Addiction, Author Interviews, Opiods / 29.12.2022

MedicalResearch.com Interview with: Alden MiletoAlden Mileto, BA Department of Medical Education Geisinger Commonwealth School of Medicine Scranton, PA MedicalResearch.com: What is the background for this study? Response: The drug buprenorphine is a partial opioid agonist, originally developed in the 1960s as an alternative to the stronger full opioid mu receptor agonists like morphine. Today, the drug is sometimes used for pain, but is more often used as a treatment for Opioid Use Disorder (OUD). Since the 2002 federal approval for buprenorphine use in treatment of OUD, there has been an increase in buprenorphine prescription across all states. However recent studies have showed a disproportionate increase in buprenorphine prescriptions to rural/ less populated areas in comparison to urban/densely populated areas. The objective of this study [1] was to analyze the trends in buprenorphine distribution, overall and by three-digit zip codes, in Pennsylvania from 2010-2020. (more…)
Addiction / 27.12.2022

Addiction is a serious problem that affects millions of people across the world. If you or someone you love is struggling with addiction, it’s important to know that there is hope. Drug rehabilitation centers provide individuals with the resources they need to break free from addiction and start living a healthier, more productive life.

What Is Drug Rehab?

Drug rehab centers are treatment facilities that specialize in helping individuals overcome their addictions. These centers offer individualized treatments plans and support services designed to help individuals learn how to manage their cravings for drugs or alcohol and develop healthy coping skills that will allow them to resist temptation in the future. Additionally, drug rehab centers also provide educational programs and therapy sessions to help patients gain a better understanding of their addiction and how it has impacted their lives. (more…)
Addiction, Author Interviews / 19.12.2022

MedicalResearch.com Interview with: Lyle Isaacs, Professor      University of Maryland                                               Department of Chemistry and BiochemistryCollege Park, MD 20742 MedicalResearch.com: What is the background for this study? Response: The Isaacs laboratory has a long-standing interest in molecular containers compounds and their molecular recognition properties toward chemically and biologically important targets.  Molecular containers include well known pharmaceutical excipients that help dissolve and deliver drugs (e.g. sulfobutyl-beta-cyclodextrin (SBE-b-CD)) and even sequester active pharmaceutical ingredients (e.g. Sugammadex reverses the effects of neuromuscular blockers). Our lab has previously studied a class of molecular containers called cucurbiturils and found that they bind tightly (nanomolar Kd) to hydrophobic cations in aqueous solution.  Recently, we translated our knowledge of tight binding to design and synthesize a novel tight binding molecular container known as Pillar[6]MaxQ and showed that it has superior binding affinity toward hydrophobic cations.[reference = Angewandte Chemie International Edition 2020, 59, 13313] (more…)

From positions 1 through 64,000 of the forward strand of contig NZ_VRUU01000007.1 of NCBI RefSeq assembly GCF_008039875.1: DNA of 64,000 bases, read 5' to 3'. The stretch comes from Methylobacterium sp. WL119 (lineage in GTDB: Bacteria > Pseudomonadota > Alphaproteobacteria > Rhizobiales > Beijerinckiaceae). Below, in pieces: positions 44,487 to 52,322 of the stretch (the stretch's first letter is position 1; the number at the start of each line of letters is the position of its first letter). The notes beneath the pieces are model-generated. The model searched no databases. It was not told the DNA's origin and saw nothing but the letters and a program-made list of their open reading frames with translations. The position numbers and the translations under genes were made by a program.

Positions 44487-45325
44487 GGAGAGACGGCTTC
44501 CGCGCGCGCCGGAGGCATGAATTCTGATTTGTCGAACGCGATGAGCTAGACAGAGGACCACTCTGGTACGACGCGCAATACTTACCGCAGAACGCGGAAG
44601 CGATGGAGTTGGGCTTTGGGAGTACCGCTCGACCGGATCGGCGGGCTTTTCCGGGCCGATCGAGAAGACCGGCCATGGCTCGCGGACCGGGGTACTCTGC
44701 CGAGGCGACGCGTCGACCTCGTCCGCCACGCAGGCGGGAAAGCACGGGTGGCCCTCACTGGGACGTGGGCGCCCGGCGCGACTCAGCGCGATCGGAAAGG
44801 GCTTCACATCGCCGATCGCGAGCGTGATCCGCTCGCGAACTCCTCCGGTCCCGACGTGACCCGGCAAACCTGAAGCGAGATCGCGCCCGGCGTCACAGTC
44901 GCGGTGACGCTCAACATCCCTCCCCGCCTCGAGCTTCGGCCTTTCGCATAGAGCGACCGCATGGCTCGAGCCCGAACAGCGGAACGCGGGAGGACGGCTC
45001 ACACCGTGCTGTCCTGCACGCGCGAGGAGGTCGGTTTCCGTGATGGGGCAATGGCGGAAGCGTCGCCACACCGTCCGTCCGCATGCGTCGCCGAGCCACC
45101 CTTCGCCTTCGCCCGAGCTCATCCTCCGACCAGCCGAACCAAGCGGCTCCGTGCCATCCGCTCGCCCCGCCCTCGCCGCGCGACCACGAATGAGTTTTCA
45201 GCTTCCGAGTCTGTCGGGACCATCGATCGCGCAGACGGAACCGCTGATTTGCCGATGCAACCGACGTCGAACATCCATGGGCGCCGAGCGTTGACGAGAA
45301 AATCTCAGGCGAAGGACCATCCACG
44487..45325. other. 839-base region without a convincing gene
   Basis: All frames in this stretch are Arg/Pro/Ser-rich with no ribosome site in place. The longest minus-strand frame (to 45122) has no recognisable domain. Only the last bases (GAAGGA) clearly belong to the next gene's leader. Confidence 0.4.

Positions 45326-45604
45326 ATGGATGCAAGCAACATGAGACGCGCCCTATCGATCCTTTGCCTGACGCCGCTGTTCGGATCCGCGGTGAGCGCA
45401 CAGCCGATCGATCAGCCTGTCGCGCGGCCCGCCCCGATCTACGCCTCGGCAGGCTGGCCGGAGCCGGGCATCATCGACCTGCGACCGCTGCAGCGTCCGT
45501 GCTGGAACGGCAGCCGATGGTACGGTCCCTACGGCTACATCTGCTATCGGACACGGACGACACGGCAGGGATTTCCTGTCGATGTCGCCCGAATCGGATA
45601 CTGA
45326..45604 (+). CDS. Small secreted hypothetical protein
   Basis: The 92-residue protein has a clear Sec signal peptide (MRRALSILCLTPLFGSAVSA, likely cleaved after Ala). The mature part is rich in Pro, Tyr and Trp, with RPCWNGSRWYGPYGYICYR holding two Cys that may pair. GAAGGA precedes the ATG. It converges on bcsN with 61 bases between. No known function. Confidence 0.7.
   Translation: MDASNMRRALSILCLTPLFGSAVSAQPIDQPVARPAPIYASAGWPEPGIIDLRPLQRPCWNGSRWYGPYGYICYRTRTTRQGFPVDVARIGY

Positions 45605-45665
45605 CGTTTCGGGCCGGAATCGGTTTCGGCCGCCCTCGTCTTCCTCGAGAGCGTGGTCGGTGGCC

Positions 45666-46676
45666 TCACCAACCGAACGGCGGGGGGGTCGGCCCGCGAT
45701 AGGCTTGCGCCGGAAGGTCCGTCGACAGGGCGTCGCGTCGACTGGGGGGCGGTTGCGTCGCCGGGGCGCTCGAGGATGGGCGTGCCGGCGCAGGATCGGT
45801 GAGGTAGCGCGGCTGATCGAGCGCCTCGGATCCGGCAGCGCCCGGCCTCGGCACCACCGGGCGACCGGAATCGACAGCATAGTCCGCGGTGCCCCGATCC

Addiction, Author Interviews, JAMA, Mental Health Research, Race/Ethnic Diversity, University of Pennsylvania / 15.12.2022

MedicalResearch.com Interview with: Rebecca Arden Harris, MD, MSc Assistant Professor of Family Medicine and Community Health at the Hospital of the University of Pennsylvania Senior Fellow, Leonard Davis Institute of Health Economics Perelman School of Medicine, University of Pennsylvania MedicalResearch.com: What is the background for this study? Response: The impact of the nationwide overdose epidemic on Black women has received little attention from policy-makers, researchers, or the press. MedicalResearch.com: What are the main findings? Response:  Over the 7-year study period, preventable overdose deaths among Black women resulted in nearly 0.75 million years of life lost (YLL). Women aged 25-34 have suffered a rising proportion of this burden. (more…)
Addiction, Author Interviews, Pain Research / 01.12.2022